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I am looking for information on the long edge of the drywall panel. I have had an issue with the edge being very hard and unable to set the screw properly. The framing is 25 or 20ga steel studs with 1 1/8 point type s screws. This problem has been for sevral years now and have had little succsess with finding a solution to the problem.
Some solutions have been: wetting the edge down with water a day or so before the panels are hung, setting the screw 2-3" from the edge in the soft part of the panel or setting the screw after all the panels are hung.
 

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Dear Moran:

How long have you been hanging drywall? Can you explain this situation more clearly? Are the panels being hung horizontally or vertically?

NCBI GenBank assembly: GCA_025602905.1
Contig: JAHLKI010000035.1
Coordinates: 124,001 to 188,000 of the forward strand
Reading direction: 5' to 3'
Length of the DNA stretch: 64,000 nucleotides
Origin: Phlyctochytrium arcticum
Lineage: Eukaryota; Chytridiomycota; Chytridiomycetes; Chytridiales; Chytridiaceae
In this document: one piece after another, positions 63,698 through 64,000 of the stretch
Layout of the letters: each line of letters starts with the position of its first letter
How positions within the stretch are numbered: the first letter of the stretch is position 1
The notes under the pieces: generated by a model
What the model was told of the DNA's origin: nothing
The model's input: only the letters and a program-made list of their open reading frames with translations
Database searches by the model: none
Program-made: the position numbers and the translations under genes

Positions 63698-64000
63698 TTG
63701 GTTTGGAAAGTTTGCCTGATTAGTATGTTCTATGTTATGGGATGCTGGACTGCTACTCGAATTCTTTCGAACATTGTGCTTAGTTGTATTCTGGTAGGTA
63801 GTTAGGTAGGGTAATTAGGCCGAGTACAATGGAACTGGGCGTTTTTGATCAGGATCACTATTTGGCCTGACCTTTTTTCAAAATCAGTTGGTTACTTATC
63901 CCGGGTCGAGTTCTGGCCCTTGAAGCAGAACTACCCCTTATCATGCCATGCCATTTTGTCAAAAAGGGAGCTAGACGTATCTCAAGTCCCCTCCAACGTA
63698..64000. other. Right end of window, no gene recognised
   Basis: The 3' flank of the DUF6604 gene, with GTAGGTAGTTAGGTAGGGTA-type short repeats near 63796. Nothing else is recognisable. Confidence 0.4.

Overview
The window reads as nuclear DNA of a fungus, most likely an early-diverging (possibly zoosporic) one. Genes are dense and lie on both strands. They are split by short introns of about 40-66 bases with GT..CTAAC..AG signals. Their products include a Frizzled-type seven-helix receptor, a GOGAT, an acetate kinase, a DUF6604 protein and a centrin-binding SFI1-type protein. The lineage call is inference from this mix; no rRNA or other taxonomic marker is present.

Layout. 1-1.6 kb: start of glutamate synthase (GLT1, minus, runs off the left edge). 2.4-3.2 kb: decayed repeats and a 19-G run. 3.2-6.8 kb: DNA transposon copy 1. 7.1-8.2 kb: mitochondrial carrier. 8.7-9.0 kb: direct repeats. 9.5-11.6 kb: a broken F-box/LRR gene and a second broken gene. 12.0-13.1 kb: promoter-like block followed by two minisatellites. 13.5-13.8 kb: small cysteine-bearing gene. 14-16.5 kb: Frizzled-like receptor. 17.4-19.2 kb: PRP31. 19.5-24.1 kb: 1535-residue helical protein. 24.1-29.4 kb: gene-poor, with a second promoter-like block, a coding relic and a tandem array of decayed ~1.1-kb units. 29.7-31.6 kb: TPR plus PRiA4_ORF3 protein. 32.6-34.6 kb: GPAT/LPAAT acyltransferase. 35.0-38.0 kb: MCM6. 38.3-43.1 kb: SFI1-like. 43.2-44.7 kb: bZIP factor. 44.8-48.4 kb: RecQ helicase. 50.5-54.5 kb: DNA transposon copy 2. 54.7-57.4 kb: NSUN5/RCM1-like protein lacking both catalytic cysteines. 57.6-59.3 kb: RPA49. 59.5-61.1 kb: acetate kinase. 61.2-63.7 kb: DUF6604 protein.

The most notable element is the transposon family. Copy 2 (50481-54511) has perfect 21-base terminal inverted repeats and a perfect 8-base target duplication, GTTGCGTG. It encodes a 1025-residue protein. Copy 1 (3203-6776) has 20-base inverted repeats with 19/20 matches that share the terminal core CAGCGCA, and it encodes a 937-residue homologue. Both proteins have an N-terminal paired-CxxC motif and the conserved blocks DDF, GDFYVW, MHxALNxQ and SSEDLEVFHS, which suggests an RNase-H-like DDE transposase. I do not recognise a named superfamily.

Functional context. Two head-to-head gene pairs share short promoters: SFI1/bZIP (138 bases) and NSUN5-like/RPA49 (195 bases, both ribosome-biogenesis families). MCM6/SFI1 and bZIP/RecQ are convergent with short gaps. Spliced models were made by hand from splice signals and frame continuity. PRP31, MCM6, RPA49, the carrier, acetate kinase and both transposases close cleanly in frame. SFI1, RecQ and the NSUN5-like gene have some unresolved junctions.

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I am an accomplished journeyman for 20+years. I have been dealing with this problem for 5+years. I have hung 100+ sheet in an 8 hour shift given the right framing and size of drywall. The answer about which way the drywall has been hung is both ways. The edges are still the same and the product manufacture is CertainTeed corp.
 

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What type/thickness of drywall is this happening with?
 

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Are you using a cordless gun? Seems I have had that spinning out in the flat because it is so hard when the gun is less than 6,000 RPM's. I had a Makita that was 4,000 and noticed it a lot. Then switched to a DeWalt that is 6K. Happens more on steel studes because the screw takes that split second to drill through the metal. With wood, it pops right through. But if you ask the rep. at least in my area, they will tell me I am the only one that has said anything. Doesn't matter what it is I ask about. Mud, tape, rock, delaminating paper on the rock. I am just the lucky one that is the only one that got that batch. Riiiight! any way, I'm not much help beyond, another guy knowing what you are talking about. As compared to the ______ Antonio! Wonder where his comment comes from... I guess we just all need to :notworthy to him. And maybe not.:no: